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Treasures of Islamic Manuscript Painting from the Morgan
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Iskandar Battles the Zangīs
Niẓāmī Ganjavī (ca. 1141–1209), Khamsa (Quintet), in Persian. Probably Mughal Ahmedabad, ca. 1618, written by Mullā Fatḥ Muḥammad.
162 x 110 mm.
Purchased by Pierpont Morgan, 1910.; MS M.445, fol. 271r.

The fourth poem in the Persian poet Niẓāmī's Khamsa (Quintet) is the Iskandarnāma (1194), consisting of stories about Iskandar (Alexander the Great). Iskander, the king of Rūm, had sent his messenger/orator Tūtiyā-Nosh to the African king of Zang, who, out of rage, killed the beautiful messenger, decapitated him, and drank his blood. The miniature depicts the defeat of the African army of Zang by Iskandar's army. The drummers for each side are on camels at the top, while the defeat is shown in the middle ground. In the foreground the Zangīs flee. After his return from victory Iskandar laid the foundations of Alexandria.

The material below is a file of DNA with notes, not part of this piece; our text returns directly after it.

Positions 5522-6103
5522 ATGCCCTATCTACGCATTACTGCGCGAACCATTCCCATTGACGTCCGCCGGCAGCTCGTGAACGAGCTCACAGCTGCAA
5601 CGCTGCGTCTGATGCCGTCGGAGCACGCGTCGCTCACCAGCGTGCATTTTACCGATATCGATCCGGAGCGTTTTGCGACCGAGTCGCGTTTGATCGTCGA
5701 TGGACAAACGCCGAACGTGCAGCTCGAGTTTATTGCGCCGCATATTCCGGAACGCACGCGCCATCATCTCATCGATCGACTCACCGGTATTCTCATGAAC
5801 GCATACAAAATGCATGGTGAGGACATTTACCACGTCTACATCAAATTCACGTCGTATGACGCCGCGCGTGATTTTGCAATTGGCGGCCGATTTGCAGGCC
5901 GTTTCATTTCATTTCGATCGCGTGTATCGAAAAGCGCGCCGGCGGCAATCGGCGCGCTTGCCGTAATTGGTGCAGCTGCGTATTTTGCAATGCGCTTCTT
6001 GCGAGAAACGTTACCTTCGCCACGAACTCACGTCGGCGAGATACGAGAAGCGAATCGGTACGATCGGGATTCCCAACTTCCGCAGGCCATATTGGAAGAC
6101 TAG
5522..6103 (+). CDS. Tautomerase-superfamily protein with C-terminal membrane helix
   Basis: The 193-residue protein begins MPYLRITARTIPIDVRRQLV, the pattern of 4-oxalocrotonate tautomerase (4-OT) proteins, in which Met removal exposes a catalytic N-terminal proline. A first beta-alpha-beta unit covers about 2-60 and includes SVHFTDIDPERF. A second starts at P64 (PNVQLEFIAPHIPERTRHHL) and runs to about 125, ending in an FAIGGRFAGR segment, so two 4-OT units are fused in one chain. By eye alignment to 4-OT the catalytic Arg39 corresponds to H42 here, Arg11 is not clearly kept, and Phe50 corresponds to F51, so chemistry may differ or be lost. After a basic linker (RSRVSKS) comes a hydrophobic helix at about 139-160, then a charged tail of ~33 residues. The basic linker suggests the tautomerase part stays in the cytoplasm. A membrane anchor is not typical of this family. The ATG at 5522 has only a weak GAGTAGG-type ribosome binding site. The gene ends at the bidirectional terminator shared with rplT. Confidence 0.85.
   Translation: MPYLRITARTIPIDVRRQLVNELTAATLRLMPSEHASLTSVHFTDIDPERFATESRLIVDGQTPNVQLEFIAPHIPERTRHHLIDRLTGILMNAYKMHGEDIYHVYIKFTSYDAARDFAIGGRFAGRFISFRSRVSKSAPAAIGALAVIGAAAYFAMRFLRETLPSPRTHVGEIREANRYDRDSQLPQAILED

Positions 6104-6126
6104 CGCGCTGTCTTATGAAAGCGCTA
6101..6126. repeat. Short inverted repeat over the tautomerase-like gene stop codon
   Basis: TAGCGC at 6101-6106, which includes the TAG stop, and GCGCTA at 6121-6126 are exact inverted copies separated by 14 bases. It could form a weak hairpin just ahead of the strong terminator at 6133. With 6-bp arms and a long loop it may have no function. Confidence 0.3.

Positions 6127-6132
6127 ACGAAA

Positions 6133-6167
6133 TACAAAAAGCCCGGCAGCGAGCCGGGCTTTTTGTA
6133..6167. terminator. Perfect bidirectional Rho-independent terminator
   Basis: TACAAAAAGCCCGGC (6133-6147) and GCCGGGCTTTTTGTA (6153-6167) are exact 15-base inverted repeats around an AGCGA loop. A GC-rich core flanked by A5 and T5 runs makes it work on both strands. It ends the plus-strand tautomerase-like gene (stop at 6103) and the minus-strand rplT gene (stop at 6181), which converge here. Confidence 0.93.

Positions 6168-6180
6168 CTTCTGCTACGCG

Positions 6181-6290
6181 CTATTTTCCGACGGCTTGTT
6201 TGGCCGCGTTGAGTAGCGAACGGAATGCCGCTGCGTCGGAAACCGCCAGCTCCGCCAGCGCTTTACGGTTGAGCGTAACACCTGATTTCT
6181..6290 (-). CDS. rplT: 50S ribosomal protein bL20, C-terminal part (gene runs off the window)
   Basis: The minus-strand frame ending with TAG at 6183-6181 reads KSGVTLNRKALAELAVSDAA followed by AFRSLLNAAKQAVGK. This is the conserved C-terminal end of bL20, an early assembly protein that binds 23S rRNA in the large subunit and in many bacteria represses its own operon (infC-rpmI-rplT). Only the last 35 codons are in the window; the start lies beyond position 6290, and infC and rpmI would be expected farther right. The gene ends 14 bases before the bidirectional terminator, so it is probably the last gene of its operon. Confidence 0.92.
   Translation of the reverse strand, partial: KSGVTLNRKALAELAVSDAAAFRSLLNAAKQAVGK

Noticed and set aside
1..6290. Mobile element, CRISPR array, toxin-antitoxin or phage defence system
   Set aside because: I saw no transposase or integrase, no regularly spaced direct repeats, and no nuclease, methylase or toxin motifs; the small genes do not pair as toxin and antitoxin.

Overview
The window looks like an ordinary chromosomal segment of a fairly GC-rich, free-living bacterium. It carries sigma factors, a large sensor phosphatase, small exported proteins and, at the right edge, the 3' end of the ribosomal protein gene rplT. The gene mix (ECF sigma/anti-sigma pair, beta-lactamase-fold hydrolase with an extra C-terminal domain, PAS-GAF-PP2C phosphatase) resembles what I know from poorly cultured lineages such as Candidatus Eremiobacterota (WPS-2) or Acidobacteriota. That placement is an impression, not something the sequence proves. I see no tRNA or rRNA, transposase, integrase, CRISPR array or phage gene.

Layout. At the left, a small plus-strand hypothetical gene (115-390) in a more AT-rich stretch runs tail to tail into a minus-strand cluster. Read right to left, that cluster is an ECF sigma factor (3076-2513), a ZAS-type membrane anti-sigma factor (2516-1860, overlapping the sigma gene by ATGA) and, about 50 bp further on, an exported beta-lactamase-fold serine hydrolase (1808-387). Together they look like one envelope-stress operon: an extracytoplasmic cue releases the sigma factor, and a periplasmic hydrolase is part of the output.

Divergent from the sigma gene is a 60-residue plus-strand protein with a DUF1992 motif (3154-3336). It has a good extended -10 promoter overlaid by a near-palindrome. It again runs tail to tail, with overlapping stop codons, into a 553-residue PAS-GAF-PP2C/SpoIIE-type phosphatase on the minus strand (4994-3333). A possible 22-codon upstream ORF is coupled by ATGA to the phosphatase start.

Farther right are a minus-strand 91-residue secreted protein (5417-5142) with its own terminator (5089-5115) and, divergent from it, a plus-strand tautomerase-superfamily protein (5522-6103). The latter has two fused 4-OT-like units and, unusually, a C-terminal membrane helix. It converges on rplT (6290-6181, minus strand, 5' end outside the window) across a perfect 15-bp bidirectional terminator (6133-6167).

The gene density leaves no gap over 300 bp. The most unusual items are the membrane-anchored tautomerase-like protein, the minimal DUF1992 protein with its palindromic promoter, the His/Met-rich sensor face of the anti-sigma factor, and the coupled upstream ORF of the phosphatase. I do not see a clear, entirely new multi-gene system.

Persian poetry
The Persians loved their poetry and their poets, though the Qur˒an warned against believing their words (sura 69.41) and "those straying in evil who follow them" (sura 26.224). While Arabic was the first language of Islam and the language of the Qur˒an, Persian was favored by poets. Even Firdausī's (940–1020) celebrated Shāhnāma (Book of Kings), the national epic of Persian, was written in verse—some 50,000 couplets! Rūmī (1207–1273), the best known of the Sufi poets, put poetry in perspective when he wrote, "A hundred thousand books of poetry existed / Before the word of the illiterate [Prophet] they were put to shame!" (Masnavī I, 529). Presented here are illustrations of Firdausī's Shāhnāma as well as works by Sa˓ dī (ca.1184–1292), Hāfiz (ca. 1320–1389), and Jāmī (1414–1492), regarded as the last of the great Sufi poets. Also featured are illustrations from each of the five poems of the Khamsa (Quintet), by Niẓāmī (ca. 1141–1209), especially Lailā and Majnūn (The Persian Romeo and Juliet) and Bahrām Gūr's Seven Princesses.


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